Last weekend Phil and I drove down to Nipomo for Phil’s Aunt Marylynn’s 60th birthday and retirement party. It was a short trip, as we left on Saturday morning and returned Sunday afternoon, but it was rich in quality time.
I love the Wiese/Mikus party. It is so different from an Aseltine party. I love all the party prep, hanging whirly-streamer things, curling ribbon, spreading confetti and of course – getting into costume.
Jennifer handed Marylynn a 1960’s masterpiece-of-a-top; it was knitted white with bright multi-colored horizontal stripes – complete with little bows that adorned the sleeves. Marylynn’s face clearly showed a little skepticism when we told her we wanted her to wear “WHAT??” – but once she was informed that we were ALL dressing up and that her other guests would also be willingly participating in the 1960’s theme, she warmed right up to her new groovy threads.
From my personal photographic journey perspective, Aunt Marylynn’s party gave me an opportunity to test out the ISO on my camera. I really hadn’t cranked it up to before, trying somewhat to avoid taking pictures in low light – but I have been taking the advise of brother Acey, to shoot in all conditions. The above pictures are a tad “noisy” but hey, I’m still learning. And as Phil has suggested to me, I gotta log some serious hours behind my camera to become a professional – yup, working on it.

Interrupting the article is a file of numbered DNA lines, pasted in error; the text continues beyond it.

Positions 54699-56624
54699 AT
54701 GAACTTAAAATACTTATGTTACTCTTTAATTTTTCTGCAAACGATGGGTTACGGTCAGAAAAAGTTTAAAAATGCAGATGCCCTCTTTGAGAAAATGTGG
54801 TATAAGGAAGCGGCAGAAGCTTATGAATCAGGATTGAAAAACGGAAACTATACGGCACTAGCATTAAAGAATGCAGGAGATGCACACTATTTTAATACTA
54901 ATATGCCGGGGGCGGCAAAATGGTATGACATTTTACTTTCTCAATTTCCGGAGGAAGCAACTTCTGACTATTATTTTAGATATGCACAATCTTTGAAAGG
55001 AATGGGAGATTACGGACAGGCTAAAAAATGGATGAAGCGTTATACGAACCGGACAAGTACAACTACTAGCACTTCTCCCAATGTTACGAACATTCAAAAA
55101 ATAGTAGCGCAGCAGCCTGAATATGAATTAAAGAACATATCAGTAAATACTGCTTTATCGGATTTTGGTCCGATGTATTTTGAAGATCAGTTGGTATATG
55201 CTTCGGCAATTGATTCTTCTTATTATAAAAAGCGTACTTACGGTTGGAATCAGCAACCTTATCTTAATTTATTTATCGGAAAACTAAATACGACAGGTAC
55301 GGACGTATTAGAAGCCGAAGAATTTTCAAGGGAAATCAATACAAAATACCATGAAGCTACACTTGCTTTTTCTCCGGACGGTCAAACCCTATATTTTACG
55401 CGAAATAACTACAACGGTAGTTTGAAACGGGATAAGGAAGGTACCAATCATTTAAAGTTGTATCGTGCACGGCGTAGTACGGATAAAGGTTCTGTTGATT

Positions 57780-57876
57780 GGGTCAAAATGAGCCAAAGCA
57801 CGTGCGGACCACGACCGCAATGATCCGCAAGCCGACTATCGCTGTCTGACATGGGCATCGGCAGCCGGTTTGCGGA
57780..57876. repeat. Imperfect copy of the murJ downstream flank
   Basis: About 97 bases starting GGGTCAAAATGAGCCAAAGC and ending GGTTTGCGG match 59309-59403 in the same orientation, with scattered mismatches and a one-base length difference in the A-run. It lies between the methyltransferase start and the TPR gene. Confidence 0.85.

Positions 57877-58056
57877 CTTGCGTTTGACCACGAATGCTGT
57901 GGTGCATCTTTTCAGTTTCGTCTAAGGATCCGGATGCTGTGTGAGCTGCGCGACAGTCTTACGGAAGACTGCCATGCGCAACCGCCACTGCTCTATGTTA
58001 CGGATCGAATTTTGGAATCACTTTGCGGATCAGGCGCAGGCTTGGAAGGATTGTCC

So happy to call this amazing group of people family.
The following day, we all went to see the Dana Adobe house. We were lucky enough to catch one of the tour guides/board members on her way out – she so graciously welcomed us into the adobe home and gave us a private tour.
The Dana Adobe was home to Captain William Dana, his wife and their many children. Their house served as a stopping place for travelers and became one of the first places for exchange of US Mail. We were informed that when the mail arrived in a large satchel, everyone opened everyone else’s mail – it was their way of getting the news, gossip, what-have-you. It was the original social media – hand written letters.
No blog post of mine would be complete with out a portrait of my amazing, patient and kind husband Phil. Thank you Phil for always, for the most part, willingly allowing me to photograph you. You let me take zillions of photos of you, allow me to adjust the aperture, shutter speed, ISO — over and over — all in stride.